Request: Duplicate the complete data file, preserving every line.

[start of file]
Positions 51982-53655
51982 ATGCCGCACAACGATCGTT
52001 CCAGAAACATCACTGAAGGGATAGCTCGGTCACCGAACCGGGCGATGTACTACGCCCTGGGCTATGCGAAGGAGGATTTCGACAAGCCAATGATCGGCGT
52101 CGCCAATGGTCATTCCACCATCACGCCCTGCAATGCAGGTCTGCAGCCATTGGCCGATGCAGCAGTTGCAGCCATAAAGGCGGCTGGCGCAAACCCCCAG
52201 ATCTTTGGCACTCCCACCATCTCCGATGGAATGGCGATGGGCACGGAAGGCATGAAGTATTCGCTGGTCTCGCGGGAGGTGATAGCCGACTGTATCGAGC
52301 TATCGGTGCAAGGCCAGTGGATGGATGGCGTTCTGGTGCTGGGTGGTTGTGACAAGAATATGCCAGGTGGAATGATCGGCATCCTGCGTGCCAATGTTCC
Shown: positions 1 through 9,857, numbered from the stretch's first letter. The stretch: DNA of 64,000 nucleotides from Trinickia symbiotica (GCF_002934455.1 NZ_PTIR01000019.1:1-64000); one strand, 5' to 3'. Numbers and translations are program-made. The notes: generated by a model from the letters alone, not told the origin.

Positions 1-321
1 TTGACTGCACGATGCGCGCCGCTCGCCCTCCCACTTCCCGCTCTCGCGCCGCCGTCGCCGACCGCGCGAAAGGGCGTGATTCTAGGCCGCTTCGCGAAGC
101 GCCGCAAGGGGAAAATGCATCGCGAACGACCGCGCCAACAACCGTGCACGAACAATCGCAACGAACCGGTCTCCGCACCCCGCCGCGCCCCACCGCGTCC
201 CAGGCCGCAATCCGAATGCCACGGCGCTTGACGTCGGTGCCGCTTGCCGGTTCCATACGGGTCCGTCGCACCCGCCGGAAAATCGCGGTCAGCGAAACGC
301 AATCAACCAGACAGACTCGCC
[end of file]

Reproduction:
Positions 51982-53655
51982 ATGCCGCACAACGATCGTT
52001 CCAGAAACATCACTGAAGGGATAGCTCGGTCACCGAACCGGGCGATGTACTACGCCCTGGGCTATGCGAAGGAGGATTTCGACAAGCCAATGATCGGCGT
52101 CGCCAATGGTCATTCCACCATCACGCCCTGCAATGCAGGTCTGCAGCCATTGGCCGATGCAGCAGTTGCAGCCATAAAGGCGGCTGGCGCAAACCCCCAG
52201 ATCTTTGGCACTCCCACCATCTCCGATGGAATGGCGATGGGCACGGAAGGCATGAAGTATTCGCTGGTCTCGCGGGAGGTGATAGCCGACTGTATCGAGC
52301 TATCGGTGCAAGGCCAGTGGATGGATGGCGTTCTGGTGCTGGGTGGTTGTGACAAGAATATGCCAGGTGGAATGATCGGCATCCTGCGTGCCAATGTTCC
Shown: positions 1 through 9,857, numbered from the stretch's first letter. The stretch: DNA of 64,000 nucleotides from Trinickia symbiotica (GCF_002934455.1 NZ_PTIR01000019.1:1-64000); one strand, 5' to 3'. Numbers and translations are program-made. The notes: generated by a model from the letters alone, not told the origin.

Positions 1-321
1 TTGACTGCACGATGCGCGCCGCTCGCCCTCCCACTTCCCGCTCTCGCGCCGCCGTCGCCGACCGCGCGAAAGGGCGTGATTCTAGGCCGCTTCGCGAAGC
101 GCCGCAAGGGGAAAATGCATCGCGAACGACCGCGCCAACAACCGTGCACGAACAATCGCAACGAACCGGTCTCCGCACCCCGCCGCGCCCCACCGCGTCC
201 CAGGCCGCAATCCGAATGCCACGGCGCTTGACGTCGGTGCCGCTTGCCGGTTCCATACGGGTCCGTCGCACCCGCCGGAAAATCGCGGTCAGCGAAACGC
301 AATCAACCAGACAGACTCGCC